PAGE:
Case Law Update: Kingfisher Wind, L.L.C. v. Wehmuller

In 2015 Kingfisher Wind, LLC (Kingfisher Wind) began construction of a wind farm that was split between Kingfisher and Canadian Counties in Oklahoma (the “Counties”). This case concerns the discrepancy in value placed on the property by the Kingfisher and Canadian County Tax Assessors, and Kingfisher Wind, as Kingfisher Wind valued their property at almost $300,000,000 less than the combined valuation of the Counties.

One of the main reasons for the large discrepancy in value was the use of Production Tax Credits (PTCs) in the property valuation process by the Counties’ Tax Assessors. PTCs are a federal tax equity financing concept used to encourage development of renewable energy or carbon neutral projects by giving a tax credit for each kilowatt hour of electricity generated over a period of time. The Counties and their Tax Assessors included Kingfisher Wind’s PTCs in their valuations because they believed PTCs were tangible personal property that brought an economic value integral to determining the full fair cash value of the property. Kingfisher Wind sought to have PTCs excluded from the value of the property because it believed PTCs were intangible personal property, and thus not subject to taxation.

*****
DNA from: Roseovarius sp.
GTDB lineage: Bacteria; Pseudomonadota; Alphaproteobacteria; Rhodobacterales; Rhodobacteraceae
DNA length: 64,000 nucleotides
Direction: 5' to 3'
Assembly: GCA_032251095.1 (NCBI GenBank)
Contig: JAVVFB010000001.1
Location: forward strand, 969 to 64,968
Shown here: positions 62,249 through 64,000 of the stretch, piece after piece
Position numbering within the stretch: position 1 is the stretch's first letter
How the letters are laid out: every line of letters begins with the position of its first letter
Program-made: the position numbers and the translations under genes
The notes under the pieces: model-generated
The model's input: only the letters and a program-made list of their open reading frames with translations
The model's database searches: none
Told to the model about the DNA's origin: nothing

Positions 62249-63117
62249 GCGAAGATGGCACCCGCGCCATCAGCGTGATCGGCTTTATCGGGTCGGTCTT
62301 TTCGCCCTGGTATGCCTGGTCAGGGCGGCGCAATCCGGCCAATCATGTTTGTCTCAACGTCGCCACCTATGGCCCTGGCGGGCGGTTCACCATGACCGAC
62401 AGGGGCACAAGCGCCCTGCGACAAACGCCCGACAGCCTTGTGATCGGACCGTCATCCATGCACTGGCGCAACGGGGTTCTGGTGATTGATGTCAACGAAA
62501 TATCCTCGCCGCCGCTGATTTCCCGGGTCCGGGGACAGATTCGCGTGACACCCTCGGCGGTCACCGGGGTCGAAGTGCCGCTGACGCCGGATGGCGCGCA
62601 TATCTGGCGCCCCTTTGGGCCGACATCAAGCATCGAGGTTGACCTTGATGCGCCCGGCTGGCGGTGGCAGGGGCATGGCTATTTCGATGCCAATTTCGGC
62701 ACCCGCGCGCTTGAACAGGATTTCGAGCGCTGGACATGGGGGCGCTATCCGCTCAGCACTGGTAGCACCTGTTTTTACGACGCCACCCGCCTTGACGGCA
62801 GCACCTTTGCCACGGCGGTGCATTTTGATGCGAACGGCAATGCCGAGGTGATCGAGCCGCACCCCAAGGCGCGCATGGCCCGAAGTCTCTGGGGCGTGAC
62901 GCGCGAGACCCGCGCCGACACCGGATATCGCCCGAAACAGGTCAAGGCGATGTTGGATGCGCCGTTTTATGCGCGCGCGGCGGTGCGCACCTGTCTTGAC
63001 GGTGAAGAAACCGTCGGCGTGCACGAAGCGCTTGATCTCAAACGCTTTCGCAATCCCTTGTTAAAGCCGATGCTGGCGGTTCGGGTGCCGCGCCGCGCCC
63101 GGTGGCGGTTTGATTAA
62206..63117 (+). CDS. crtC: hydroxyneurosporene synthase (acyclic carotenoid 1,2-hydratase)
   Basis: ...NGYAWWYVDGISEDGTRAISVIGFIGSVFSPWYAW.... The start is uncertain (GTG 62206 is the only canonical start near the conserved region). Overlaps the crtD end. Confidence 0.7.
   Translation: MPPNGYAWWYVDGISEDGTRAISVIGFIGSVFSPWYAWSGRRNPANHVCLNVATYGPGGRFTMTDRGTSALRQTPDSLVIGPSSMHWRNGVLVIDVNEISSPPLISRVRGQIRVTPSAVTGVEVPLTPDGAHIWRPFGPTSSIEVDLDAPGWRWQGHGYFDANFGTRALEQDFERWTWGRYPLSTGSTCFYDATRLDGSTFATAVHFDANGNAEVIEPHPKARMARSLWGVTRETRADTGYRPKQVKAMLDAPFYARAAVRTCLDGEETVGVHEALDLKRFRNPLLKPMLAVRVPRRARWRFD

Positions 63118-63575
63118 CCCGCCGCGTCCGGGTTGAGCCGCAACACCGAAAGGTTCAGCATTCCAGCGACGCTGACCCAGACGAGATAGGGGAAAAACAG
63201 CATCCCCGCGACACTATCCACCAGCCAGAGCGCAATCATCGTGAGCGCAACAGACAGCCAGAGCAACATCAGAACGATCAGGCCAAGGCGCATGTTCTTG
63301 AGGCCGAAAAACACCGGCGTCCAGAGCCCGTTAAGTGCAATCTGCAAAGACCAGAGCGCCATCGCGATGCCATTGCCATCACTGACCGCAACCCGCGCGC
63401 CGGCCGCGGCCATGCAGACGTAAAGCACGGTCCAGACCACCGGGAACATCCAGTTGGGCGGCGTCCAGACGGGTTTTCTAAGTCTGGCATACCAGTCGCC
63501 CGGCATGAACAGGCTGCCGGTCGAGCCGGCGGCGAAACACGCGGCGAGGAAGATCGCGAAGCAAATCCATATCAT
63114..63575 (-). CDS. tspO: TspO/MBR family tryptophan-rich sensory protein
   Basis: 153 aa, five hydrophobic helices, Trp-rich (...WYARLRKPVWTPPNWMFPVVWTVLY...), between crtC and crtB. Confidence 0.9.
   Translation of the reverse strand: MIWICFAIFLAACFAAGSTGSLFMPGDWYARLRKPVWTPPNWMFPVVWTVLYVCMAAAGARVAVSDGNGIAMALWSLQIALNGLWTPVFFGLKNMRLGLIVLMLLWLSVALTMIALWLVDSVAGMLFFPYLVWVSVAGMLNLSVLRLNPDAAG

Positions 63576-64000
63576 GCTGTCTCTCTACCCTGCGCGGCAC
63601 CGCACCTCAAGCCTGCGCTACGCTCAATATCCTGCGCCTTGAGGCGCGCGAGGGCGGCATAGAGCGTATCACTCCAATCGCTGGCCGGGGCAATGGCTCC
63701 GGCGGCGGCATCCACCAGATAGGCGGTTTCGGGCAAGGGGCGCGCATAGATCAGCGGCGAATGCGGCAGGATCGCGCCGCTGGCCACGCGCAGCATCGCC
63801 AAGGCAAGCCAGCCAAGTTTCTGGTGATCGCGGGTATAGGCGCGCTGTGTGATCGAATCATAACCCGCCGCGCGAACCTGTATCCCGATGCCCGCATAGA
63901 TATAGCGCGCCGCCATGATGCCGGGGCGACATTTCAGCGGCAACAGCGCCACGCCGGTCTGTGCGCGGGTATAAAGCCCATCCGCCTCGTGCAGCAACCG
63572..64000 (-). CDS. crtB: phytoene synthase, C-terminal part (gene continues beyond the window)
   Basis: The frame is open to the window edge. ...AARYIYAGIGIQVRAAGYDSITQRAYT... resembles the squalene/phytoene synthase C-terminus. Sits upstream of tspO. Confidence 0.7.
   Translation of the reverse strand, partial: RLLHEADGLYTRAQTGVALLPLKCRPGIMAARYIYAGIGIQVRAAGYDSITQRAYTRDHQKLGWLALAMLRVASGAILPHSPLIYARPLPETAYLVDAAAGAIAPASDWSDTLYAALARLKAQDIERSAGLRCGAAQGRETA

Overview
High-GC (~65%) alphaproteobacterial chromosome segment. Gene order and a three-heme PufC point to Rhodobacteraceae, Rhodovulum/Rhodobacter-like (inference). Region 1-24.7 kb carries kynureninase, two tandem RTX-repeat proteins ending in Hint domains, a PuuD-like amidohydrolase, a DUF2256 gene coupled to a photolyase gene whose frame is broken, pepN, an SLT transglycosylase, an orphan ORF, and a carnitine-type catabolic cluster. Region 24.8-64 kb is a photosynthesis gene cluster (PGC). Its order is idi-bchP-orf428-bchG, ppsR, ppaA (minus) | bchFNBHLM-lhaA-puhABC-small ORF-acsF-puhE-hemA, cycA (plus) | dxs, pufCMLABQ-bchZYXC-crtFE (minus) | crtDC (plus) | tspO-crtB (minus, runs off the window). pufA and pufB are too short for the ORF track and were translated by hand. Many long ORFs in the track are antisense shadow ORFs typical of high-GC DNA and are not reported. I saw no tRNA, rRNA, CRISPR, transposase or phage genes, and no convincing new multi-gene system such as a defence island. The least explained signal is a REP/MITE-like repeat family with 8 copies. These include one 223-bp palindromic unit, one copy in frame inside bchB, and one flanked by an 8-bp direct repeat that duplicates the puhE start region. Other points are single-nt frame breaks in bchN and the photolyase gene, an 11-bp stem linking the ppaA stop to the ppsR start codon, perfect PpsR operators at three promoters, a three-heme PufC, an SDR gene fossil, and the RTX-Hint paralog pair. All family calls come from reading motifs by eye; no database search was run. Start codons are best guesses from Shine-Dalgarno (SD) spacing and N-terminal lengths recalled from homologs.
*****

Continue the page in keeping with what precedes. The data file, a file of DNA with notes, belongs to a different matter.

The Supreme Court of Oklahoma acknowledged that PTCs have a direct impact on a property’s fair market value, but ultimately decided that PTCs are intangible personal property and exempt from taxation under the Oklahoma Constitution pursuant to an amendment excluding intangible personal property from taxation. The Oklahoma Legislature was quiet as to what intangible personal property was, but tangible personal property was defined as something that could be seen, weighed, measured, felt, touched or is perceptible to the senses and references rights in tangible, physical things. The Supreme Court took this definition of tangible personal property, reversed it, and concluded that intangible personal property encompasses property rights that are effectively materially non-existent. They added that intangible personal property such as stock certificates, bonds, notes and in this case PTCs, have little intrinsic value and can only be claimed or enforced by legal action.

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